Firstly, deterrence in this sense means, to be sending clear signals about one's goals and interests to a potential competitor or rival. Secondly, making it clear that one has the will and the means to stand up for those very goals and interests, and that one will take appropriate measures to protect, to harden one's system against whatever may come. And third, deterrence means always having a plan B in your pocket. This is the only way to achieve resilience against any risk. Be it - in the case of states - a possible armed conflict, or - in the case of industry - economic dependencies or an act of sabotage on companies, on operators, production facilities or transport routes.

The war underlines the importance of innovations and new technologies 

The war has shown, that not only protection, but also the constant development and expansion of critical infrastructure are necessary conditions of strategic. Reducing risks and threats - whether cyber or physical - to the maximum is something we must work on. I'll spare you lengthy remarks now on the topics of gas availability, power generation restructuring and grid expansion - but of course these are highly relevant and still pressing issues here - still far from reliable on track, especially in terms of the necessary pace. And in the larger context, of course, all the issues of greater resilience and greater independence from individual raw material suppliers are also part of this. We all know,these are mammoth issues, and we have a considerable need to adapt better to the geopolitical situation. Innovation and technology policy is also at the heart of an effective, resilient Europe that defends its security, stability and prosperity. In this context, future technologies in the field of space are increasingly taking center stage. Without the use of Western reconnaissance and Earth observation satellites or the Starlink satellite system, Ukraine might already no longer exist. These technologies have led to an information superiority of Ukraine, with which it can successfully compete against the quantitative superiority of the Russian army. Our conclusion from this is clear: Germany must invest more in civil and military technologies of the future. This also includes the development of a Responsive Space capability, which Germany can implement in a leading role in and for Europe and contribute to UN, EU and NATO missions.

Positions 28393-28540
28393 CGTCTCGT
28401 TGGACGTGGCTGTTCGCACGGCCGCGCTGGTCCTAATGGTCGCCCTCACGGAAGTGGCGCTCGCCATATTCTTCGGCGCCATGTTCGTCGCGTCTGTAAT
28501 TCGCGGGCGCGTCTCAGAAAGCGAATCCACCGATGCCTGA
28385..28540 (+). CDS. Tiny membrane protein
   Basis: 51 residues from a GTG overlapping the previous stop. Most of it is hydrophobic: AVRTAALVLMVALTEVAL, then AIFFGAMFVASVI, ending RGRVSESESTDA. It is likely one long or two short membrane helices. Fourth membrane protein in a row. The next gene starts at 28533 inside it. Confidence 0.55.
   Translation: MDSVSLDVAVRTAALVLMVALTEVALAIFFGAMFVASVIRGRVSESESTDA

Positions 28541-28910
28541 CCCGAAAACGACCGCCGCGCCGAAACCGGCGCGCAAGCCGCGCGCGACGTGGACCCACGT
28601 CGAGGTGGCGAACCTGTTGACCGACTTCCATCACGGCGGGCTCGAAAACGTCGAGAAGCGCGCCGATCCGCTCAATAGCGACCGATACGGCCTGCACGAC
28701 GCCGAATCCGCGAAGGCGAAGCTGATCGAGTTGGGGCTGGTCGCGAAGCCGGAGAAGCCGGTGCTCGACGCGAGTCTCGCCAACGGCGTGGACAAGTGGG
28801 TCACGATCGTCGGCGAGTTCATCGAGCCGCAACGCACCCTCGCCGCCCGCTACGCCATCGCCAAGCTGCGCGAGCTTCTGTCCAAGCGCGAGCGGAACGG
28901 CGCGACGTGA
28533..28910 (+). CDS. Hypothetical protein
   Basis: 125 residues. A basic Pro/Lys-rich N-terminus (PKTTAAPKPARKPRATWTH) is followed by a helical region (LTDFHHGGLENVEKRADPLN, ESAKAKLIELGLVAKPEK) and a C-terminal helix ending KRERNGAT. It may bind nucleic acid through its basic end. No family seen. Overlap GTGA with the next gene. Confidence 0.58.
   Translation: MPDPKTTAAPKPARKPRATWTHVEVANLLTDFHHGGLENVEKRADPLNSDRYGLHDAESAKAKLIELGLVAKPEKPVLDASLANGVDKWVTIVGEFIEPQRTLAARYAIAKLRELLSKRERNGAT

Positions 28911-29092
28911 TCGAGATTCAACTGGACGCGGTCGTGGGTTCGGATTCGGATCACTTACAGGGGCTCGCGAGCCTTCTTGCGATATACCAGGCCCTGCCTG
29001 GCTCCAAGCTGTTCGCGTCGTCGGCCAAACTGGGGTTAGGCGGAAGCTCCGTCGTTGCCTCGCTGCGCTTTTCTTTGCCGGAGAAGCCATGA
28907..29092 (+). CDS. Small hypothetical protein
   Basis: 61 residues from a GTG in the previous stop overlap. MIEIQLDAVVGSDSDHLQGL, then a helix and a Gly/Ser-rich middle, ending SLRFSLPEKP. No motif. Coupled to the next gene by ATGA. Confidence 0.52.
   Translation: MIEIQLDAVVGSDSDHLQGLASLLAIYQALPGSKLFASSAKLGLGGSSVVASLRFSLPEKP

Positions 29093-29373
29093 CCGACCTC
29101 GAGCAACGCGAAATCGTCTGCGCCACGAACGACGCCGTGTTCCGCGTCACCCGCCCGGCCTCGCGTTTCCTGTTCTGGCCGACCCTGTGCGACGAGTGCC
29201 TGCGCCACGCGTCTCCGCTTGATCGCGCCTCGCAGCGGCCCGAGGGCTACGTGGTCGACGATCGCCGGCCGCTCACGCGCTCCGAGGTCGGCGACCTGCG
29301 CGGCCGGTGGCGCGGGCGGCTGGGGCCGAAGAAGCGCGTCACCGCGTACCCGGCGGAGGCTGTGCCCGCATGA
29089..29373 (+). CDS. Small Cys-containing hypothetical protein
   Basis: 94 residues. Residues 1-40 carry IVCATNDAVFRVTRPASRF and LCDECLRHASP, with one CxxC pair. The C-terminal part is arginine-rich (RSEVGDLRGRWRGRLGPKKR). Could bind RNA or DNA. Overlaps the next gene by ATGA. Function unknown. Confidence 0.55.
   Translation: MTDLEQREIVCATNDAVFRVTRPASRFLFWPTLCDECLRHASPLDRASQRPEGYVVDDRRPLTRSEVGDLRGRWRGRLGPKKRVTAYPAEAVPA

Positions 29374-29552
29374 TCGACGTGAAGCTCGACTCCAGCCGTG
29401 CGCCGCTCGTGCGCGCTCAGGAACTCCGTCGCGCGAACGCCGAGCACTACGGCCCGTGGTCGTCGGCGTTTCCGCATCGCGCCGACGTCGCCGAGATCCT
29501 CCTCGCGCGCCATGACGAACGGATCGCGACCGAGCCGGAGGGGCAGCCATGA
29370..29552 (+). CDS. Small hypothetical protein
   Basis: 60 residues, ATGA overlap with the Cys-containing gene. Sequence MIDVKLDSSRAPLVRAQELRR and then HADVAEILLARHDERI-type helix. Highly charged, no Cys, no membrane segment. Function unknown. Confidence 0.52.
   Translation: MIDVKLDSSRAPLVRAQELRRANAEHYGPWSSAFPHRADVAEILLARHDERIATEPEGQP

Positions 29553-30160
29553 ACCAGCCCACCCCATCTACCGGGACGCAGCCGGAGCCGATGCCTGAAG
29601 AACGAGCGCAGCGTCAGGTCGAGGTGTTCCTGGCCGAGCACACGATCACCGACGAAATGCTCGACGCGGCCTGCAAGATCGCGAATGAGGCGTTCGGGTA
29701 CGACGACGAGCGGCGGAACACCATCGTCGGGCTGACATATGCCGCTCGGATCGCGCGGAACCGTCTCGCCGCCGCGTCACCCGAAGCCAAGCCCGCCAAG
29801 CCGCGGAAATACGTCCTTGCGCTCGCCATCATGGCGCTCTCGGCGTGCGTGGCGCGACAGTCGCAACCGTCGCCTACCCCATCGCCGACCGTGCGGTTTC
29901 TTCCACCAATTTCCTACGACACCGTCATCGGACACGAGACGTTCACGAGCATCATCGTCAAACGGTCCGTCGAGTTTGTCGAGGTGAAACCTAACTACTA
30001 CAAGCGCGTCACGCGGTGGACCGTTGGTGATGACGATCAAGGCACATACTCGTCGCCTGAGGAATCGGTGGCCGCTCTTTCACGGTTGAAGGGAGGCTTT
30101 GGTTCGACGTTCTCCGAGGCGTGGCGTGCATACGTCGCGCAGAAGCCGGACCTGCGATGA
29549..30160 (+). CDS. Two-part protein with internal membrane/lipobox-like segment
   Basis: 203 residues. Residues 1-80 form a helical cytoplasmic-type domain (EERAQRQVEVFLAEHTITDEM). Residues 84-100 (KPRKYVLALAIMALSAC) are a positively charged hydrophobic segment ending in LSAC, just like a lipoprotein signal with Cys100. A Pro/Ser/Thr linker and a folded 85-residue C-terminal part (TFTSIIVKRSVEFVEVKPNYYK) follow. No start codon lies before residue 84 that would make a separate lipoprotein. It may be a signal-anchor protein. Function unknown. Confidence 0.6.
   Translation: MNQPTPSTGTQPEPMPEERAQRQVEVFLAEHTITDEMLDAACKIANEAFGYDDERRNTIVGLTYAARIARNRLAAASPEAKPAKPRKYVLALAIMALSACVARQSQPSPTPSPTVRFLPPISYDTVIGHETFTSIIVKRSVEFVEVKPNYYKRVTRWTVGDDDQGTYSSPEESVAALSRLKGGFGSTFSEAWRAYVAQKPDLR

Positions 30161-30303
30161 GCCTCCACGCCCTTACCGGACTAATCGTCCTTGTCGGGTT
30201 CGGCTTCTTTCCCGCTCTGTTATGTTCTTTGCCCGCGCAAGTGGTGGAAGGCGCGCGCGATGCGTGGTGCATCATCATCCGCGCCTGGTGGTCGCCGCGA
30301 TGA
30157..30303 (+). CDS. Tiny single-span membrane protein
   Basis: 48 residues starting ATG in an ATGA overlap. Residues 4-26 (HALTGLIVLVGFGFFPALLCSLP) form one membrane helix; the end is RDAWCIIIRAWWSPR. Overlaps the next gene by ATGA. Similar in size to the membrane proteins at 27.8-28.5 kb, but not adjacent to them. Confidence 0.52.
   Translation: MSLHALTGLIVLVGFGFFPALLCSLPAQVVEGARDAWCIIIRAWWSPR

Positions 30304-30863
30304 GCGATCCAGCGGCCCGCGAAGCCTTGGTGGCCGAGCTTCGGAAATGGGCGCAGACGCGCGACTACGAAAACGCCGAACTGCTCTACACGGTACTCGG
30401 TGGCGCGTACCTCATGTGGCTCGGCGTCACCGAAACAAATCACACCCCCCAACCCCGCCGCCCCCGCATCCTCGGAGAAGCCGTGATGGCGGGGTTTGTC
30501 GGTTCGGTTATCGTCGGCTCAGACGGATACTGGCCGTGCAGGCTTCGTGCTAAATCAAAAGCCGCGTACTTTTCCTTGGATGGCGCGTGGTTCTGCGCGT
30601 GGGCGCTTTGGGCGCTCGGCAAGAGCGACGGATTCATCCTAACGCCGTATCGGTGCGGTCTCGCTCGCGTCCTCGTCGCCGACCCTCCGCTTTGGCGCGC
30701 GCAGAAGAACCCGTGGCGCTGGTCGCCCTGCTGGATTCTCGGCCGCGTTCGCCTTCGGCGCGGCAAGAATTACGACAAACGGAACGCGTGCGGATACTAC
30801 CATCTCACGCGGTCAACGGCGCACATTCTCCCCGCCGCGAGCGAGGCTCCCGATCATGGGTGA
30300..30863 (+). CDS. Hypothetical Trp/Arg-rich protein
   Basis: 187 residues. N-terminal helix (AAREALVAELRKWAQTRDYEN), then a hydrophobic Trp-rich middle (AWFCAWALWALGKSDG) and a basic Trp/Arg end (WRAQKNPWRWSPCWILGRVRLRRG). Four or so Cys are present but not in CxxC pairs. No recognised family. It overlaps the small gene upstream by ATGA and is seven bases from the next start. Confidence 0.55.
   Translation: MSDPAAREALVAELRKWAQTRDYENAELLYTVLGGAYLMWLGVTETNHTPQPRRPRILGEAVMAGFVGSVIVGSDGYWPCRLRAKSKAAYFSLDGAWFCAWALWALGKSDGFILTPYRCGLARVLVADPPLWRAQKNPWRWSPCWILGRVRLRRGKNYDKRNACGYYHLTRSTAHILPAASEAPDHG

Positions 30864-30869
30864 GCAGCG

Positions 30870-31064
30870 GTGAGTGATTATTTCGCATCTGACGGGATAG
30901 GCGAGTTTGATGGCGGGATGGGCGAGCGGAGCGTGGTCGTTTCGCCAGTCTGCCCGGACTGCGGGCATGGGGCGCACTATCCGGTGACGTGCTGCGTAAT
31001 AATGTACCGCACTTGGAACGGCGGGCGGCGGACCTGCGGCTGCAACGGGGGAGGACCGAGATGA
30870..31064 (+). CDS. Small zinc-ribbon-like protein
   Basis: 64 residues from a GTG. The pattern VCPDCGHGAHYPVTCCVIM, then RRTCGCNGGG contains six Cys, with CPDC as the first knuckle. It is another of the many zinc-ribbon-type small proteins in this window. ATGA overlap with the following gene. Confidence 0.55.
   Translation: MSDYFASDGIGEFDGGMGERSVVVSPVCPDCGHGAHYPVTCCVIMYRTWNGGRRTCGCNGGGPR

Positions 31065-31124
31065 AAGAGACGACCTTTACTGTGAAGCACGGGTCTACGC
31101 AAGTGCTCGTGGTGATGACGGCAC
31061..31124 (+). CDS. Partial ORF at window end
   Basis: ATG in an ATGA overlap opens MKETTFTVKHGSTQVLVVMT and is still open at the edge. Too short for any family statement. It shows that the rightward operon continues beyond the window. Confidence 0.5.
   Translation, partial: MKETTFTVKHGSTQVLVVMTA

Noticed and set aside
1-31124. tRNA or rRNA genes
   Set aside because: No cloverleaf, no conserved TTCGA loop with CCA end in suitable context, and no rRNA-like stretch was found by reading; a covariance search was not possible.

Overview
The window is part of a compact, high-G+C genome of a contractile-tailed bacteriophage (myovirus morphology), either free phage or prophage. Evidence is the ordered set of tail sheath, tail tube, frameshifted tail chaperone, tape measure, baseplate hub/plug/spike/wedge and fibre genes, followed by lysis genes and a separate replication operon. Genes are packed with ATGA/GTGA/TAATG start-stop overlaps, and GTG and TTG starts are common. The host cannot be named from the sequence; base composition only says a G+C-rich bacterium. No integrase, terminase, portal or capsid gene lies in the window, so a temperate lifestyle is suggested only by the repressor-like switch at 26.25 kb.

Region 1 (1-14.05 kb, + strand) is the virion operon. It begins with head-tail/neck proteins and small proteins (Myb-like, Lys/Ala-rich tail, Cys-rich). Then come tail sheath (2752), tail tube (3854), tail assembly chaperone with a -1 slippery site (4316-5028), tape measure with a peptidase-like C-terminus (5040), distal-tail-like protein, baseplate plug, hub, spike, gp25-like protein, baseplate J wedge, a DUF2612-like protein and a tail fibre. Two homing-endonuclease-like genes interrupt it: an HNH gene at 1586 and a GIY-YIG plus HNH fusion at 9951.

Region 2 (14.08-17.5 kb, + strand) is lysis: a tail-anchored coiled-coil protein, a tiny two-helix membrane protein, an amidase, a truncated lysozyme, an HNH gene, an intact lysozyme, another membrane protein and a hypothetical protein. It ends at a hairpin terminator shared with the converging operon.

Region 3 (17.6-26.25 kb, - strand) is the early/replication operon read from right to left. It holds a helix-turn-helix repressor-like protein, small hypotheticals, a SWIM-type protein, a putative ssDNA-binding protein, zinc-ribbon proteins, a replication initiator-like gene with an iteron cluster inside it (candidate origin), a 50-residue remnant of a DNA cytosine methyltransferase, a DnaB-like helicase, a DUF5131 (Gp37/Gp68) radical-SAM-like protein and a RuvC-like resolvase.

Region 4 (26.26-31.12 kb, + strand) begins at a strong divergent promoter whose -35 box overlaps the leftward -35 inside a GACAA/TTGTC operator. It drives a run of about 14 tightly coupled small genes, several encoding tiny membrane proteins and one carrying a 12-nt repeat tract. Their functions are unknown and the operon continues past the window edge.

No business as usual with Russia 

One thing is clear: Even after the war has ended, there can be no more business as usual with Russia, no more cooperation with the Putin regime. On the contrary, we must prepare ourselves for the fact that in the long term Russia will not regain its role and importance of past decades as a political and economic partner. In the coming years, there can only be security in Europe against Russia. That, bitter as it is, is the sad new normal. All the more we need to close ranks with our partners in Europe and the world, and explicitly with our neighbors in Central and Eastern Europe. Because, as is often overlooked, these are much more important for Germany in terms of broad economic relations than Russia ever was. Poland, for example, is Germany's fifth most important trading partner after China, the USA, the Netherlands and France, closely followed by the Czech Republic. Eastern and Central Europe is elementary for German industry as a market, as an integral part of our value chains. Intensifying cooperation with the countries in the region is therefore in the strategic interest of German industry. This brings us full circle: We all want Ukraine's European path to be a success. Security and prosperity are indivisible in Europe - the industry stands behind this claim. And this clearly answers the question: Where do we want to stand? at Ukraine's side, protecting the order on which our democracy and our economy are based.

The decisive goals are undisputed among politicians and industry, but we are progressing too slowly. We need speed, we need to move from cognition mode to implementation mode, which is where we should have been long ago, since day one after the invasion of Ukraine. But not just as a chain of ad hoc decisions, but more and more with a systematic line and strategy. To this end, let us pull together, join forces and continue to resolutely support Ukraine on its path, which is also ours.